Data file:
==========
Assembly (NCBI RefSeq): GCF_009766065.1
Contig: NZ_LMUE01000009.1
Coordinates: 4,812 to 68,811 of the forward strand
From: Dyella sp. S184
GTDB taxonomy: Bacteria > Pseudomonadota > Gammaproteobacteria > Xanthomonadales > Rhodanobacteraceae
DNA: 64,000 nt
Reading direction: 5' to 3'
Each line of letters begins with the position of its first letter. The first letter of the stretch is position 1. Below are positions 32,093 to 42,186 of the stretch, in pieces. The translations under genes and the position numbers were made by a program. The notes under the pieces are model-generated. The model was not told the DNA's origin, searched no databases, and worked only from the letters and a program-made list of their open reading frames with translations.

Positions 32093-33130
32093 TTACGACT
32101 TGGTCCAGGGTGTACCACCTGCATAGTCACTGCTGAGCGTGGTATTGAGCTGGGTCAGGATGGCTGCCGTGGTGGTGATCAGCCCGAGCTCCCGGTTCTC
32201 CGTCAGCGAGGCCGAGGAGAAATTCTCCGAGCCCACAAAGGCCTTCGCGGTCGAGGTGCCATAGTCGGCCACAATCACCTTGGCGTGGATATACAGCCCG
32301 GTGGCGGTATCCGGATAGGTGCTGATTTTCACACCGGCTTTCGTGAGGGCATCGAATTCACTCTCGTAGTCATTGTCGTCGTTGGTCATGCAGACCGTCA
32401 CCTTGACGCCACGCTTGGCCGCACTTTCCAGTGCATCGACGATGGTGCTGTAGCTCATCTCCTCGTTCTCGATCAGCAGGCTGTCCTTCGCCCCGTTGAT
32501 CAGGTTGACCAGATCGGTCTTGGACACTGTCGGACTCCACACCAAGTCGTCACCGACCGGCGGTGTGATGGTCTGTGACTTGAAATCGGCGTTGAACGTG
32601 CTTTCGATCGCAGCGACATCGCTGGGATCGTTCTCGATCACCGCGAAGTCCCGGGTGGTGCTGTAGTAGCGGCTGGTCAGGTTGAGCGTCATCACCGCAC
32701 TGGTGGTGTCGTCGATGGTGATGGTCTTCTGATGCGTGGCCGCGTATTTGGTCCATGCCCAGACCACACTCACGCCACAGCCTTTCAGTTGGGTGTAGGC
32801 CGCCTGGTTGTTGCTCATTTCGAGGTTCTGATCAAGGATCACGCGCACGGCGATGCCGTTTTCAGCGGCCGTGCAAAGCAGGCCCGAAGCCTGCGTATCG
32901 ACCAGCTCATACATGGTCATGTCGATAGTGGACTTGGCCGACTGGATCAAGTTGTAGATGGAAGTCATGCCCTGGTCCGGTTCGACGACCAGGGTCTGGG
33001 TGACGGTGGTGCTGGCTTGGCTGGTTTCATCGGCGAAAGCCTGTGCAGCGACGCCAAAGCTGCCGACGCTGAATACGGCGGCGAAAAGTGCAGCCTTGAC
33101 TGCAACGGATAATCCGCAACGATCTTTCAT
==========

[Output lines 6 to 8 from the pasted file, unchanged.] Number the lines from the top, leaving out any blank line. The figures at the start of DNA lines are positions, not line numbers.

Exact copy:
DNA: 64,000 nt
Reading direction: 5' to 3'
Each line of letters begins with the position of its first letter. The first letter of the stretch is position 1. Below are positions 32,093 to 42,186 of the stretch, in pieces. The translations under genes and the position numbers were made by a program. The notes under the pieces are model-generated. The model was not told the DNA's origin, searched no databases, and worked only from the letters and a program-made list of their open reading frames with translations.